Bethlehem garden guru volunteers with students
Posted September 27, 2019 by Liza Frenette
It’s the time of year for slicing open sunset-colored butternut squash, peeling back the green sheaths of multi-colored corn stalks, and putting gardens to bed for winter’s rest. Tending to these chores with middle schoolers is part of how teacher Lisa Wood expands the world of life science for students.
For more than a decade, she has volunteered to work with students at Bethlehem Middle School twice a week afterschool in a garden club. Slim string beans, carrots, leafy lettuce, tomatoes and radishes, along with root vegetables such as potatoes and squash, are among the bounty growing here.
At her desk on the second floor, Wood looked out at corn as high as where she was sitting on a fall afternoon. It will be used for decoration.
Outdoors, it’s all about the dirt and what grows in it. Lessons that come from the school’s two gardens involve sustainability, recycling, life cycles, germination, reproduction of organisms, pollination and knowing where food comes from. Wood, a member of the Bethlehem Central Teachers Association, works in the garden with assistant principal Mark Warford, who runs the club. Retired teacher Ed Gill helped a lot in the garden as well. Whether it’s tilling the soil, planting the seeds, weeding, watering or harvesting, Wood says the students “do everything.” They also take apart and reassemble drip lines used to water the plants in the big garden. Vegetables in the little garden are watered by hand. In the summer, parents, educators and students volunteer to help with watering and caring for the garden.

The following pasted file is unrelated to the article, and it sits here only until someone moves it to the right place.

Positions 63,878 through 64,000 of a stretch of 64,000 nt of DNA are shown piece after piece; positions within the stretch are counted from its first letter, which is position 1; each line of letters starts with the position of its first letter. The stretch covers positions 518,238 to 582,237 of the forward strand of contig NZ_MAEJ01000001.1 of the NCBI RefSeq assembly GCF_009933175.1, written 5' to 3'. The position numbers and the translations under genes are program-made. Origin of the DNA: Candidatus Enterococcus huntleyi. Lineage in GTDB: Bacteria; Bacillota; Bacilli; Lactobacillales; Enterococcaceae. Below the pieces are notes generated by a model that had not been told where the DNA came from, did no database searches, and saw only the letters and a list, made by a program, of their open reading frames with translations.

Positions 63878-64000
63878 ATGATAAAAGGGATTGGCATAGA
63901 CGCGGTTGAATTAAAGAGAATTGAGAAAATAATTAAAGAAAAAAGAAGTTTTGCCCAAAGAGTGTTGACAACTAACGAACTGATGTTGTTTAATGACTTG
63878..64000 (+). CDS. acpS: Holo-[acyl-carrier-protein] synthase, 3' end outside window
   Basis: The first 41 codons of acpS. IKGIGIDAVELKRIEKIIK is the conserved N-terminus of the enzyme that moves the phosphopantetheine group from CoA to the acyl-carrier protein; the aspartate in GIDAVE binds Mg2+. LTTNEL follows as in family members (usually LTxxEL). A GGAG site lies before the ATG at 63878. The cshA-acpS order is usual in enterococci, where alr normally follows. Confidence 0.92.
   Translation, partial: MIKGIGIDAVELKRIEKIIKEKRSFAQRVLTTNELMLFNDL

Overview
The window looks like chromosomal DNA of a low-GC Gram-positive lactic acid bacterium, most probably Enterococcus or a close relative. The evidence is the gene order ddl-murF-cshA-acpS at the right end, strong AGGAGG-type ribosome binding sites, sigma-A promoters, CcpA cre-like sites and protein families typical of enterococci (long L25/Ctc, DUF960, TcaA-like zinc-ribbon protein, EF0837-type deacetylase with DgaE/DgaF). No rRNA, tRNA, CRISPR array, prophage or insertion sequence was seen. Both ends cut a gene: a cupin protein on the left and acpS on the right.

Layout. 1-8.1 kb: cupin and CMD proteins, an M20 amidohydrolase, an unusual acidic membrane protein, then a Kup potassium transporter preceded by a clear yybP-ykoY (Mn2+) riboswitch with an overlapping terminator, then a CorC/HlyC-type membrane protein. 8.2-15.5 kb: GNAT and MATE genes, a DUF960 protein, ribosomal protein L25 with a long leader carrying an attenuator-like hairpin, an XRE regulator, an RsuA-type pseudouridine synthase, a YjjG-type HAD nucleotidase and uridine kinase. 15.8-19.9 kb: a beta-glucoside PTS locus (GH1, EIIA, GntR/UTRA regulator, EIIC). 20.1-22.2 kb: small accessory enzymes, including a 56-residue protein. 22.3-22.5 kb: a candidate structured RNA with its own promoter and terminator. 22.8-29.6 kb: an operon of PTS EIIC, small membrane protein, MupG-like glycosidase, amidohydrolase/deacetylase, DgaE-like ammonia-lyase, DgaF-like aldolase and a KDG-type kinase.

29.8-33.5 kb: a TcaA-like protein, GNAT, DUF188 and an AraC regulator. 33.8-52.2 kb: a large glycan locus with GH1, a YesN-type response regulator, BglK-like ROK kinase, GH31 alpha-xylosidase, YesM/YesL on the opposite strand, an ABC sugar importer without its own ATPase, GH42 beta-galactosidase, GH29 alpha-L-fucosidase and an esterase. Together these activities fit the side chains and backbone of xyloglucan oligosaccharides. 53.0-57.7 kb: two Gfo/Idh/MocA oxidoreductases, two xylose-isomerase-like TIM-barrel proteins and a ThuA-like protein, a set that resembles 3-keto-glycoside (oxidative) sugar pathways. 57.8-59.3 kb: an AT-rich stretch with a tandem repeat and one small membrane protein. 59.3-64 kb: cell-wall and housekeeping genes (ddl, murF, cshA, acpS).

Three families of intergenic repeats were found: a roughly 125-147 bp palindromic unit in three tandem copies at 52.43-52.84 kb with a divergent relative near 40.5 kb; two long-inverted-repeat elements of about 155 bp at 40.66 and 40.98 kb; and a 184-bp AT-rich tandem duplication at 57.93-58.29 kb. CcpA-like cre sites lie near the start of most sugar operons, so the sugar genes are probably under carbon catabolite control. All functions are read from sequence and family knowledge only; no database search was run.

The work begins in March when students start growing seeds inside using grow lights. At the end of the growing season, they pull out plants and haul compost (some of it made in school; and some ordered from a local, organic farmer.)
“They spread the compost and mix the soil so we’re all set to go for next spring,” said Wood.
Volunteerism is also mixed in the soil. Some of the produce grown here is donated to a local food pantry. Students sell other produce at a local farmer’s market, and use the proceeds to support the garden. They have been able to purchase a shed to store tools and a new mini greenhouse to expand the growing season. Once a year the nascent gardeners contribute their goods to the school for Salad Day. All the school’s students are treated to salads made from vegetables grown in the garden for their lunch.
“Even the bowls are compostable,” said Wood.
Students who work in the garden have their service hours tracked.
“They do so much. I don’t think they realize what comes of it does so much good,” said Wood, who has taught in Bethlehem for 28 years. The boys and girls also make straw scarecrows to line the entranceway to the school in the fall.
This year, students are also starting a bird watch in conjunction with Cornell University and Project FeederWatch to help scientists discover changes in bird populations. Bird houses have been set up in the garden and students will use binoculars and guidebooks to track and report their finds.
The school community takes part in an annual fall district-wide Farm to You Fest, where activities range from collecting donations of New York fruit and vegetables for people in need, in partnership with Capital Roots’ Squash Hunger program; to scavenger hunts, and fruit and veggie bingo.